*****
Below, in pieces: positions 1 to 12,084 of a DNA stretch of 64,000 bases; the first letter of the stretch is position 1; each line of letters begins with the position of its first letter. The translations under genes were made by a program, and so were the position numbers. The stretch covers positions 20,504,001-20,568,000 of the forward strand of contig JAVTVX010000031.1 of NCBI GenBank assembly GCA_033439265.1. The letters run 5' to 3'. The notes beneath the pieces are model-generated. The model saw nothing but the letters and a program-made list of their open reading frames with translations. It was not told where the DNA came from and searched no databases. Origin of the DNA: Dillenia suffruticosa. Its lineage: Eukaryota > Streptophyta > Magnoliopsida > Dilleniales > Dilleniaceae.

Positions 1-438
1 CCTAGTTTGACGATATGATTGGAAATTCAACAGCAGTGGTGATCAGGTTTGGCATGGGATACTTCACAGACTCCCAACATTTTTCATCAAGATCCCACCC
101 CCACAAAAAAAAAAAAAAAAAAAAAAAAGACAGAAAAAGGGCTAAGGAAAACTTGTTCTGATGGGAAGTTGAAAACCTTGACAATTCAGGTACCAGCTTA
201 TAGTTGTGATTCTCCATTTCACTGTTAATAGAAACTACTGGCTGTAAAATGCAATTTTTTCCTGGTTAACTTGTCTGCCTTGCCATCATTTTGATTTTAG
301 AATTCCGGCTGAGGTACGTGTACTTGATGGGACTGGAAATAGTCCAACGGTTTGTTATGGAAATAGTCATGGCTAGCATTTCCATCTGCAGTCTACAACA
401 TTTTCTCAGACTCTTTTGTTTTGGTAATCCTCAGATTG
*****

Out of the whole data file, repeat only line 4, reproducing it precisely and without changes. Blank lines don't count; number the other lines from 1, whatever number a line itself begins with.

101 CCACAAAAAAAAAAAAAAAAAAAAAAAAGACAGAAAAAGGGCTAAGGAAAACTTGTTCTGATGGGAAGTTGAAAACCTTGACAATTCAGGTACCAGCTTA